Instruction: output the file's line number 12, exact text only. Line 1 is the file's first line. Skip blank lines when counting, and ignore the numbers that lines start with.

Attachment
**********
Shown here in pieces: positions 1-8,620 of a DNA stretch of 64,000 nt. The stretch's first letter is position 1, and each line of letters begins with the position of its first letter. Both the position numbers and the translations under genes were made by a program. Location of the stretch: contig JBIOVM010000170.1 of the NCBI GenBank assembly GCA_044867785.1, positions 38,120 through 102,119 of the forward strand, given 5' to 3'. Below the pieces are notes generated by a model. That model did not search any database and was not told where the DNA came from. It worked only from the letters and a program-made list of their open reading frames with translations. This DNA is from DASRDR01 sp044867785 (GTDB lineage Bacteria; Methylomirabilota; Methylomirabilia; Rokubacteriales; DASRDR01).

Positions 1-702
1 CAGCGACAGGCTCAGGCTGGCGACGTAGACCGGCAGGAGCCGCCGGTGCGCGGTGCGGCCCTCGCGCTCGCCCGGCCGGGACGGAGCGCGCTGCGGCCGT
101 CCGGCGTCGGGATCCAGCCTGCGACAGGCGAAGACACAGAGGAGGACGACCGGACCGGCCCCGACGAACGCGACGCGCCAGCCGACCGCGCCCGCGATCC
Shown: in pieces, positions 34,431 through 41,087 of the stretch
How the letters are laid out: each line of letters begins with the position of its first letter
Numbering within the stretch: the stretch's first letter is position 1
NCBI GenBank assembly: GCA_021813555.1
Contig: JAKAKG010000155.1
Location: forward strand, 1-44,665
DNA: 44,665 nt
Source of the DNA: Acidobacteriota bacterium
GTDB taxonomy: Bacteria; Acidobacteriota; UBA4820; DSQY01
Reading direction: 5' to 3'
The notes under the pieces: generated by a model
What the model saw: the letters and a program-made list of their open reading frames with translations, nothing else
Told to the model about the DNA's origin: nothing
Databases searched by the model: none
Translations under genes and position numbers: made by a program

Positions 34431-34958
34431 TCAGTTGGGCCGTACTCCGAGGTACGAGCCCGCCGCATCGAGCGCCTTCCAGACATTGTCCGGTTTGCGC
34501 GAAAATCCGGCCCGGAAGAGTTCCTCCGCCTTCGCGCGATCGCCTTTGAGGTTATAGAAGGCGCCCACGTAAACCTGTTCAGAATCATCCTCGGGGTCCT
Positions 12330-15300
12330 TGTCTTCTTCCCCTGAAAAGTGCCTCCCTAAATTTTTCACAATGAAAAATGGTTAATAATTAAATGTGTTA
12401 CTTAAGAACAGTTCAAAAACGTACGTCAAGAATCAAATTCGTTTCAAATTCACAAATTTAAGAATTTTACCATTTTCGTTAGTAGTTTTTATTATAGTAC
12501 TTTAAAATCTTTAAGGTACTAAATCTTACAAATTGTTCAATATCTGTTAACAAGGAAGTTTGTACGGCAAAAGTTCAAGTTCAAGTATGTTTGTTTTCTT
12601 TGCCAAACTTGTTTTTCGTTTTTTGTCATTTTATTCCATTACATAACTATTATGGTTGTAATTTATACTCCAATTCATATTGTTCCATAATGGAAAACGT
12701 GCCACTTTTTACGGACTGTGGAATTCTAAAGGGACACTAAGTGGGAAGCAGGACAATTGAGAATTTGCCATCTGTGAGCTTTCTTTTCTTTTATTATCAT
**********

Source of the DNA: Acidobacteriota bacterium